8: The Night The Lights Went Out by Drew Magary

Elevator Pitch: Ever wonder what it’d be like to be in a coma for two weeks?

One night in December, 2018, something happened to Drew Magary. Exactly what is unclear, but it ended with him collapsing, fracturing his skull in three places, and a medically-induced coma that lasted two weeks.

The first half of this book is an oral history, where Magary interviews his friends and loved ones to discover what happened the night of the accident, and then through the subsequent weeks. It’s a harrowing story of frantically getting medical care, notifying relatives, and then the hurry up and wait of the actual coma.

The second half is Magary talking about his recovery, which included significant hearing loss and loss of taste and smell. It’s not a quote-unquote inspiring memoir, it very honest about his anger, what was and wasn’t easy to deal with, and how long it took him to really come to terms with how much help he needed.

This is two really good, but different, non-fiction books on the same topic bolted together.

7: Chaos on CatNet by Naomi Kritzer

Do The Math: CatNet ^ 2

This is a sequel to Catfishing on CatNet, a book I very much enjoyed. They are both YAish SF novels involving a group of teenagers who meet on a chat room that is moderated by a sentient AI who loves pictures of cats, and just wants to help everybody.

This time around, we have a second AI, who seems to be deliberately causing chaos (see, it’s the title) and distrust on social networks, and the gang needs to stop it. These are books that are very generous to the characters, effortlessly represent different groups, and subtly point toward a more optimistic future.

6: Jade Legacy by Fonda Lee

Do The Math: Godfather + Martial Arts + James Bond + Magic

The third and final book in the Green Bone Saga Trilogy, this one covers a much greater sweep of time going forward, and is much longer.

I enjoyed this way more than I expected, honestly. I liked the first two books, but would not really have expected this one to be in my top ten. But it’s really good. Lee wrote an article for Tor.com about how she studied the ends of trilogies that worked to help her structure the how to stick the landing. And you can see it – this book is wide and sprawling, but in the end also very focused on wrapping the stories of the characters we care about in a satisfying way.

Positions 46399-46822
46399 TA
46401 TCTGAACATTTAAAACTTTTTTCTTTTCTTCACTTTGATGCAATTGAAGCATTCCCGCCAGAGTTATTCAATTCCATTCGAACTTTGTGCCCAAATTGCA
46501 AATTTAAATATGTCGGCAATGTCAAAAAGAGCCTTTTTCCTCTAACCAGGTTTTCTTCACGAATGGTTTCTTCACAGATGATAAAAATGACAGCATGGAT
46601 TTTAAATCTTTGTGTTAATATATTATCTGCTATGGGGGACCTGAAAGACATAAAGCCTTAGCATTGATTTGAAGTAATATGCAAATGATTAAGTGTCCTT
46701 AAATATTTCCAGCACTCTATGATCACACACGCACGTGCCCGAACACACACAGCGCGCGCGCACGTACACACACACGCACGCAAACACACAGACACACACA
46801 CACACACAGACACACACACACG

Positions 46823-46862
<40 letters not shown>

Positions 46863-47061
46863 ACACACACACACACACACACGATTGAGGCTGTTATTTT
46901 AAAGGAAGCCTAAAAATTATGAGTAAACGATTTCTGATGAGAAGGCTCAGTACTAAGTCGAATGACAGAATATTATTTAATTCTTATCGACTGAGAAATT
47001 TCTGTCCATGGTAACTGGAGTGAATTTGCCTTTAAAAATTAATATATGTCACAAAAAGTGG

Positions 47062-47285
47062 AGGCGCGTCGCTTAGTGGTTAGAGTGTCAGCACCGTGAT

I want to note a weird technical thing – this series takes place over decades, starting from a tech level that is… 1960s ish. Over time though, the tech level changes, both in terms of some specific plot related things but also just in the background, eventually there are computers, and networks, and better tech, and it kind of there subtly in the background without really being commented on, and I thought that was very skillfully handled.

5: Together We Will Go by J. Michael Straczynski

Elevator Pitch: Honestly, the whole book is a content warning

I’ve described the setup to this book and had a person nope out before I finished, so I’m pretty sure it’s not for everybody. A man, thinking himself a failure, buys a bus and sets up a trip of people who all want to end their lives. They gather on the bus, document their feelings, and then the bus plans to drive off a cliff into the Pacific at the end of the trip.

It’s hard to really explain the book that follows. The group of people gather, with different reasons and different levels of commitment. Some are not what they present themselves to be. Eventually, things get complicated, in some ways that you’ve likely predicted and in some you likely haven’t. It ends up being – well, less depressing than you expect, but also in some ways just as depressing as you expect? It’s uncomfortable, but also really sweet in spots?

4: A Desolation Called Peace by Arkady Martin

A sequel to A Memory Called Empire – Martin says this is a duology, and if there are other books in Teixcalaanli space, they will follow other stories.